The Source of the Urederra is located north of Estella-Lizarra. It is the natural outlet of the aquifer lying under the karstic massif of Urbasa. Its first emergence takes place at an altitude of 700 metres, on the southern edge of the plateau, with an impressive 100 metre fall that, over millions of years, has modelled a rocky amphitheatre of breathtaking beauty. 


11. The Walls of Avila

The work was started in 1090 but most of the walls appear to have been rebuilt in the 12th century. The enclosed area is an irregular rectangle of 31 hectares with a perimeter of some 2,516 meters,including 88 semicircular towers. The walls have an average breadth of 3 metres and an average height of 12 metres. The nine gates were completed over several different periods. The Puerta de San Vicente (Gate of St Vincent) and Puerta del Alcazar (Gate of the Fortress) are flanked by twin towers, 20 metres high, linked by a semicircular arch. The apse of the cathedral also forms one of the towers. The fortifications are the most complete in Spain.


12. Bardenas (Navarra)

The Bardenas Reales is a semi-desert natural region, or badlands, of some 42,000 hectares (100,000 acres) in southeast Navarre (Spain). The soils are made up of clay, chalk and sandstone and have been eroded by water and wind creating surprising shapes, canyons, plateaus, tabular structures and isolated hills, called cabezos. Bardenas lacks urban areas, vegetation is scarce and the many streams that cross the territory have a markedly seasonal flow, staying dry most of the year. This Natural Park of wild beauty was declared a Biosphere Reserve by UNESCO. 


13. Ronda (Málaga)

Despite being Andalucía's fastest-growing town - it overtook Córdoba in the big three Andaluz tourist attractions, behind Sevilla and Granada, in the early 21st century - Ronda retains much of its historic charm, particularly its old town. It is famous worldwide for its dramatic escarpments and views, and for the deep El Tajo gorge that carries the rio Guadalevín through its centre. Visitors make a beeline for the 18th century Puente Nuevo 'new' bridge, which straddles the 100m chasm below, for its unparalleled views out over the Serranía de Ronda mountains.

 

14. Gulpiyuri Beach (Asturias)


This is probably the most surprising part of the Asturian coast, declared a natural monument. Shaped as a half circle separated from the sea by the shelvings, it is a place where one can bathe without seeing the sea. Although sometimes referred to as the ‘world’s smallest beach,’ Playa de Gulpiyuri is definitely one of the world’s strangest.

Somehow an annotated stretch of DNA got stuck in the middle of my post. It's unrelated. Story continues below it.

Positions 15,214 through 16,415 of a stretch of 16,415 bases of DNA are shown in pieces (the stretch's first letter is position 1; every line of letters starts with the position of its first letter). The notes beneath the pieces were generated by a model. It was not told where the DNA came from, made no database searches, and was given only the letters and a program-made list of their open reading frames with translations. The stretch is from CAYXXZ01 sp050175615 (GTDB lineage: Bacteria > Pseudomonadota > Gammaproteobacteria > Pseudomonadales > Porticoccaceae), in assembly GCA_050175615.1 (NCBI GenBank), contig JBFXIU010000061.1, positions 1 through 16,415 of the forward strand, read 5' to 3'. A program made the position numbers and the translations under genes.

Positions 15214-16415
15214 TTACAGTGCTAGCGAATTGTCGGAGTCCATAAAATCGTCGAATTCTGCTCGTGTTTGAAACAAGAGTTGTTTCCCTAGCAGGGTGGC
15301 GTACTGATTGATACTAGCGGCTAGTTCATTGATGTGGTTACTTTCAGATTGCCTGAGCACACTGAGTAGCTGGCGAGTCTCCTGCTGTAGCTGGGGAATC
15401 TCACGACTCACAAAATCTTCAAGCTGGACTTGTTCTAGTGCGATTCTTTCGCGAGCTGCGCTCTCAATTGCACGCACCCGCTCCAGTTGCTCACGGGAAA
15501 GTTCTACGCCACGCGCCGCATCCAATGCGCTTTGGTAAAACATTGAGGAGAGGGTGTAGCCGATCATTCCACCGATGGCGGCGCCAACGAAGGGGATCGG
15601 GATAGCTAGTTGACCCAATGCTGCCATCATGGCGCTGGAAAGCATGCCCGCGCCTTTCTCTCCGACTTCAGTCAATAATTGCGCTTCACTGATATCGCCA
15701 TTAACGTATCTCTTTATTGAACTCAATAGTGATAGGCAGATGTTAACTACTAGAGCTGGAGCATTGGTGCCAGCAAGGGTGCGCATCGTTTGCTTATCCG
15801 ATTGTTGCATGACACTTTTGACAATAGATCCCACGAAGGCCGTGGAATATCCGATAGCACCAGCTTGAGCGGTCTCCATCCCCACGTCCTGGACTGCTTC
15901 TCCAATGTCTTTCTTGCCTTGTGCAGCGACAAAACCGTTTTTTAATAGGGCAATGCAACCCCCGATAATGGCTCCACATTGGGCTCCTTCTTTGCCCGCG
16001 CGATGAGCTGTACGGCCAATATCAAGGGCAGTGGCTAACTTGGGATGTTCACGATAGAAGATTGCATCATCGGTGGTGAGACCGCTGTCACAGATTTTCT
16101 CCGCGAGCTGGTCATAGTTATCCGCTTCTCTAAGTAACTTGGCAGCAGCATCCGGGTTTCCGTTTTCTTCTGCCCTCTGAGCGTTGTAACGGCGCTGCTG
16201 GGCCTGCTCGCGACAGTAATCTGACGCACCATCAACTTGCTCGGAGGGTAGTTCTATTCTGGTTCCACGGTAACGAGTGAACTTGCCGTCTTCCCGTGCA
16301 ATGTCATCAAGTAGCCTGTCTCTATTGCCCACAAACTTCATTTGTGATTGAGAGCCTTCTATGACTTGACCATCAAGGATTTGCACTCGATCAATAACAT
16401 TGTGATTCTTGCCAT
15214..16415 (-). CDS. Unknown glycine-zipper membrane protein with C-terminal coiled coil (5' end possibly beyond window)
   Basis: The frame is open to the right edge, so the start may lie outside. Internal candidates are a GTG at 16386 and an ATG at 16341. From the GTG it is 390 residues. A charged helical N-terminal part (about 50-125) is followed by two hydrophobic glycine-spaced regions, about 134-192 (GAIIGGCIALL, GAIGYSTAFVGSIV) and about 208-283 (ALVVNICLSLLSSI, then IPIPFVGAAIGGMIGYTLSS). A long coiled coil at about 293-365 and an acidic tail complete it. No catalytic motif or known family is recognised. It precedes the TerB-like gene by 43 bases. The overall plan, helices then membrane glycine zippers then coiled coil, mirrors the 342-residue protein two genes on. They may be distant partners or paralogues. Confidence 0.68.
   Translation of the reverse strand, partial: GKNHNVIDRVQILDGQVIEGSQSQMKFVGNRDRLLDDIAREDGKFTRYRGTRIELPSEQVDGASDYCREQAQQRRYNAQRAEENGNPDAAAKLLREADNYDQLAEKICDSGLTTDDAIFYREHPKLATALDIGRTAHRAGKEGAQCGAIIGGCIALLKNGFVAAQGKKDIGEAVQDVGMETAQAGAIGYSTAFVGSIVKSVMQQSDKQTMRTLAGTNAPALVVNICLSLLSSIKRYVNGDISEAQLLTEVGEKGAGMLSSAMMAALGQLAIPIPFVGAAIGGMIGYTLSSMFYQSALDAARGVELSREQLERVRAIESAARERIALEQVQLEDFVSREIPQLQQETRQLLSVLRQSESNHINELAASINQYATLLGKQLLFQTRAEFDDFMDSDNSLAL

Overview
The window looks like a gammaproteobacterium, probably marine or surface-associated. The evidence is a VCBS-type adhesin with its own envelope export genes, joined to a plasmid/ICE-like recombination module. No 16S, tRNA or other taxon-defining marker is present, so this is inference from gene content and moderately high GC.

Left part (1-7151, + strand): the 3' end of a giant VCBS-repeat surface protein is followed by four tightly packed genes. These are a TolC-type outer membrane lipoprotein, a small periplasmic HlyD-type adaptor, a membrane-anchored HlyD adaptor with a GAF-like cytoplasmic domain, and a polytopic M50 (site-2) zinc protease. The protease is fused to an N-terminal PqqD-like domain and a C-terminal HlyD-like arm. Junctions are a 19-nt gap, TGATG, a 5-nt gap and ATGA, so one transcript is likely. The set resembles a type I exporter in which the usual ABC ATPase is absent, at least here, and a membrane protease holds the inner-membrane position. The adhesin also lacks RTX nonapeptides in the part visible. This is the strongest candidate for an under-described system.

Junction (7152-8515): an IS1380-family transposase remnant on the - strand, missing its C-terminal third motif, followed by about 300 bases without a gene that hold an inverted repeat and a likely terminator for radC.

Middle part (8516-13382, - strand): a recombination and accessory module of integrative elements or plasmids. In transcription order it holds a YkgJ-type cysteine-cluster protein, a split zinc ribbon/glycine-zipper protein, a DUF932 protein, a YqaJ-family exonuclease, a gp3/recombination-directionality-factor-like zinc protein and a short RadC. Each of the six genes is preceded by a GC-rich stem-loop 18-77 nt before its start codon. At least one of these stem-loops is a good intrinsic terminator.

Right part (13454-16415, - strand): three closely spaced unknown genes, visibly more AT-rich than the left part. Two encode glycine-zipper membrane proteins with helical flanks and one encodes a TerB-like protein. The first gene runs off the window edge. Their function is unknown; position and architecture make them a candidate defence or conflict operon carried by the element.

15. Albarracín (Aragon)

This sleepy little tourist village lies 3,878 feet above sea level, and is unspoilt by modernization. Driving towards the village perched high on the mountaintop evokes a sense of wonder. The Spanish newspaper, ABC.es, had a poll and Albarracín is considered to be one of the most beautiful villages in Spain.



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10 Places to Visit in Andalucia in 2022
Tuesday, January 4, 2022

More than 1100 kilometres of coastline, two National Parks and cities such as Seville, Córdoba and Granada are the epitome of Andalusia, but there is so much more to this region. Roman ruins, villages that defy gravity, dizzying trails and rivers that appear to be from another planet. This too is Andalusia. Come discover these other destinations, those that aren't on the first page of the travel guides. They will make your jaw drop all the same. This is the ideal place for your next getaway. (In no particular order)

 

1. Archaeological Site of Baelo Claudia. Roman Andalusia

If you like archaeology, here are two places that cannot be missed. The first is in Santiponce (a mere 15 km from Seville), where the remains of the ancient Roman city of Italica (206 BCE.) are found. From here you can see its Roman amphitheatre and part of the outline of its streets. In Cádiz, only two and a half hours by car from here, you'll find the Archaeological Site of Baelo Claudia, one of the best known examples of Roman urban planning.

 

 

2. Caminito del Rey, Malaga

Leave your dizziness behind to enjoy the Gaitanes Gorge on this unique trail. It has a bridge hanging from the mountain's wall that in some stretches is barely a metre wide, and 100 meters tall. Although it has been closed to the public due to poor maintenance, after a long restoration process, it was reopened at Easter.